Apr 26, 2012, 5:06 PM EDT
Before you answer, consider:
—- Of the six teams that have been eliminated in the first round of the playoffs, five of them (Pittsburgh, Boston, Vancouver, Detroit and Chicago) finished in the top seven in goals per game during the regular season.
—- If Ottawa is eliminated tonight, it’ll make six of seven.
—- The top two defensive teams, St. Louis and Los Angeless, are still alive.
—- If the Rangers win tonight, that’ll make it the top three.
—- Nashville and Phoenix are still alive, both with a reputation for playing a defensive style.
—- Washington advanced to the second round, with much of the credit going to coach Dale Hunter for convincing the Capitals to commit to defense and having the courage to limit Alex Ovechkin‘s ice time.
Granted, not everyone’s on board with defense.
The general managers of the Blackhawks and Canucks – Stan Bowman and Mike Gillis, respectively – have said they’ll continue to focus on scoring goals.
“Two years ago, we won the Cup, and two unheralded goaltenders went to the Finals in [Antti] Niemi and [Michael] Leighton,” said Bowman. “Everyone was saying, ‘I guess goaltending’s not that important. You don’t need to have a supposed great goaltender to win the Cup.’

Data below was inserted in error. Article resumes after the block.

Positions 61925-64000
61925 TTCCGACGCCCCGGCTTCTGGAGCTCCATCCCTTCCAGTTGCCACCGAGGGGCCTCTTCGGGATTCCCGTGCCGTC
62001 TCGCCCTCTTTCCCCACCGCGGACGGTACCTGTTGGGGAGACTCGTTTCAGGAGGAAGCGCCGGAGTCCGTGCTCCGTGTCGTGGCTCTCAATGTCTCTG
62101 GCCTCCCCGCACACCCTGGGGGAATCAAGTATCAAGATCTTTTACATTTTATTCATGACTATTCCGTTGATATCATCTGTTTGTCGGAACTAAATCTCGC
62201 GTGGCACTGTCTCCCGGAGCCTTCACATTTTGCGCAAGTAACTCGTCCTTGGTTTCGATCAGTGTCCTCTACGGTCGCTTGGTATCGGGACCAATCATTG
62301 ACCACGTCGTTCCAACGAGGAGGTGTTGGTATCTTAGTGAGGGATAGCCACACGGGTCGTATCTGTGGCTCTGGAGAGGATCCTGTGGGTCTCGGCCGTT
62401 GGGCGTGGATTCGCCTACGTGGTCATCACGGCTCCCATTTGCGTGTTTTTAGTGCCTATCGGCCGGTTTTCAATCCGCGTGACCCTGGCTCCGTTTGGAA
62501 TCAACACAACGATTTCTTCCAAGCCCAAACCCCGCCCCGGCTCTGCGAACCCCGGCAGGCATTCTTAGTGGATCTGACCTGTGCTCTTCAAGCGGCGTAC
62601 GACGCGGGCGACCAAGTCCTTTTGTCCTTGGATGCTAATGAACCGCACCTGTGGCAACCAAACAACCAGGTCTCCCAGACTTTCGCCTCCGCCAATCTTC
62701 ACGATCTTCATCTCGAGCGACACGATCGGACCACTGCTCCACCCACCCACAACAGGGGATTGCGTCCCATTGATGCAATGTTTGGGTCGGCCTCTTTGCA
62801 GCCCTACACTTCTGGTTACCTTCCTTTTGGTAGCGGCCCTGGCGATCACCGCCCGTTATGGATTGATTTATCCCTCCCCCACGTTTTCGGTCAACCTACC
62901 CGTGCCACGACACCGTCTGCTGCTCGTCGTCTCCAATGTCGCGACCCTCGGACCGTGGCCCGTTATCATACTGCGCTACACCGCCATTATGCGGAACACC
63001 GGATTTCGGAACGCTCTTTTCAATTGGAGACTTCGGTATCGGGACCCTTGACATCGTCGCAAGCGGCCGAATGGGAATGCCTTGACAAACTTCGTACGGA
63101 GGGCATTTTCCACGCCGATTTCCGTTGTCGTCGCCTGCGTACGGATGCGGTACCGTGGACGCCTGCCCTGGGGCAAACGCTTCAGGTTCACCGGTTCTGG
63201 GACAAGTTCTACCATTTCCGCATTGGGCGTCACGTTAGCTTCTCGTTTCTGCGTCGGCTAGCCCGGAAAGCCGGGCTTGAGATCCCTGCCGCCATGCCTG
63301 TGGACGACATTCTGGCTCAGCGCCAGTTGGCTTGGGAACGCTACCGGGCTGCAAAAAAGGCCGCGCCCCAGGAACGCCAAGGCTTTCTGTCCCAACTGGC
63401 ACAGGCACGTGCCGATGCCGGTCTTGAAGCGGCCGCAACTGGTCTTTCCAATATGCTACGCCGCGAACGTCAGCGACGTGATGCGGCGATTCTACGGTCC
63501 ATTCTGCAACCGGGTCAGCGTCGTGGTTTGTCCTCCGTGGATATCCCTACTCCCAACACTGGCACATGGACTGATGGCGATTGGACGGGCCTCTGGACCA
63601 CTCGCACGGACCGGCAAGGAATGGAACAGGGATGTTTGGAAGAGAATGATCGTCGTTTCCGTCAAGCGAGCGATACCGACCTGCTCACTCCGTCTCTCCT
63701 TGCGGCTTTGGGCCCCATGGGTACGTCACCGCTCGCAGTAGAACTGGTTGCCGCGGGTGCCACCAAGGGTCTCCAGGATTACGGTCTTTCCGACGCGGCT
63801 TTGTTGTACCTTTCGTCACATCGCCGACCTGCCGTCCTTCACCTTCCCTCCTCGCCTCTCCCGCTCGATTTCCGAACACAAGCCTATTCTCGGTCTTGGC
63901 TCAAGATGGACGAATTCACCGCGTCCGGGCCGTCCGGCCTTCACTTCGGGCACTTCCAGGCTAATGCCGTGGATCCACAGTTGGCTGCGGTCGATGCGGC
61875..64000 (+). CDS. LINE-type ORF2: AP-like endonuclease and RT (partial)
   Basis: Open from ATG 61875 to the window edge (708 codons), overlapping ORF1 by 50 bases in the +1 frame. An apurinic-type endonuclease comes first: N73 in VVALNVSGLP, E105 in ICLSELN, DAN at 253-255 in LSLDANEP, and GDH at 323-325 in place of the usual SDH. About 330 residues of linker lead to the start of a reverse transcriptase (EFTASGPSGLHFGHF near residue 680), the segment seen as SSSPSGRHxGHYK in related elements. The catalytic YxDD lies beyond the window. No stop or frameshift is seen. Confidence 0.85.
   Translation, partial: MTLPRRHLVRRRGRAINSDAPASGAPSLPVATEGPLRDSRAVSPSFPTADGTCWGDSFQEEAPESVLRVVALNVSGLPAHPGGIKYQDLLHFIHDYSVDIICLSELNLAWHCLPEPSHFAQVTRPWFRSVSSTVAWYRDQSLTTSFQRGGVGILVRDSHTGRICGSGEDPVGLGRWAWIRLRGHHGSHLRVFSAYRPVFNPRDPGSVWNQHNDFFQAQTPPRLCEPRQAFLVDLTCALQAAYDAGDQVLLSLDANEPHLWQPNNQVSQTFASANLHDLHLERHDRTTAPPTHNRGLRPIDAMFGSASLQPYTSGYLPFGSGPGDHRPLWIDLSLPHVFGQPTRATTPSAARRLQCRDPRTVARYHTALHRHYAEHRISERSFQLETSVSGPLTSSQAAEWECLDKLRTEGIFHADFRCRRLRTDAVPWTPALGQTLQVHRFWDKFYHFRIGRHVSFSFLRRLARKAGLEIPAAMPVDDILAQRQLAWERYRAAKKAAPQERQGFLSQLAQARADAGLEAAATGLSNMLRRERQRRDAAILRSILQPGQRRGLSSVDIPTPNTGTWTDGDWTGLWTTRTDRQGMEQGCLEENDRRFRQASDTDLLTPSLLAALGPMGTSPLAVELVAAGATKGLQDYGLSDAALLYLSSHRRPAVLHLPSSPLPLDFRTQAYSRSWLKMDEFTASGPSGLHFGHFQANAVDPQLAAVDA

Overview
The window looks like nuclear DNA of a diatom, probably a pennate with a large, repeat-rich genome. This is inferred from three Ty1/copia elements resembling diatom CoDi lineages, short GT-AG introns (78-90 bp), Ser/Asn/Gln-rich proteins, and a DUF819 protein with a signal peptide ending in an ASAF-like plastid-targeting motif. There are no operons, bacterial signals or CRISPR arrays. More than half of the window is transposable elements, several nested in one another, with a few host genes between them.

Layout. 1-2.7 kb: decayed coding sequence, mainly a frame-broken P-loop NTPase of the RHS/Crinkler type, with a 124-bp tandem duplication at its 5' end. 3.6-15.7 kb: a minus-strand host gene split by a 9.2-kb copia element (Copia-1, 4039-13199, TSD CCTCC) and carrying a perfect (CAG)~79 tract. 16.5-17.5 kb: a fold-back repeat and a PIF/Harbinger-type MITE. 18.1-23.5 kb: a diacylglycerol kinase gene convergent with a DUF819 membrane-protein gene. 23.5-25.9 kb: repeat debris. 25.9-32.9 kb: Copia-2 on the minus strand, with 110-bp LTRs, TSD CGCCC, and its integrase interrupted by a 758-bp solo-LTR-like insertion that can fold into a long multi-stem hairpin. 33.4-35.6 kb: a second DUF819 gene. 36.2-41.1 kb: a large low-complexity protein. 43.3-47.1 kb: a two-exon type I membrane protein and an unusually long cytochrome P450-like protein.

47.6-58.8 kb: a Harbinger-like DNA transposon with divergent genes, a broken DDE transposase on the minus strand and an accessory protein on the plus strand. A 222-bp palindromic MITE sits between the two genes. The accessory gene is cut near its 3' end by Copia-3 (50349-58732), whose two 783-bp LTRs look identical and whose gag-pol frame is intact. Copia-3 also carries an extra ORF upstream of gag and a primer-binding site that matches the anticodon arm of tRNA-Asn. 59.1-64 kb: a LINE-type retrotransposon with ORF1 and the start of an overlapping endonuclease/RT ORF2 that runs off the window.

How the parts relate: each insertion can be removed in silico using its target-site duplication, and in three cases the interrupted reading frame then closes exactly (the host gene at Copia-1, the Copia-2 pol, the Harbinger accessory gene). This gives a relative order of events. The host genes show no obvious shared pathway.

“Here we are, two years later, and it’s shifting back the other way. Whatever’s happening that season, people put emphasis on. This year, goaltending had really ruled the league. Is that the way it’s going to be, going forward? It’s tough to predict.”
Said Gillis: “I don’t think it’s coincidence four teams left in the West don’t have a player that averaged a point a game. They all have outstanding goaltenders, they surround the guy, block tons of shots, limit scoring opportunities, and the teams that play more our style are out. You can’t change mid-stream. I believe in offense. I always have. I believe the league believes in offense. If not we should change the name of the game to goalie.”
Whether you’re alarmed by the trend towards defensive hockey depends on your taste (and probably which team you support), but generally sports fans enjoy scoring.
If the NHL does choose to address the issue, it could look at clamping down on obstruction (again) and/or reducing the size of goalie pads.
It could even explore radical measures, like making rules to prevent teams from collapsing around their goalies. Which while unlikely to be implemented would at least get people talking.
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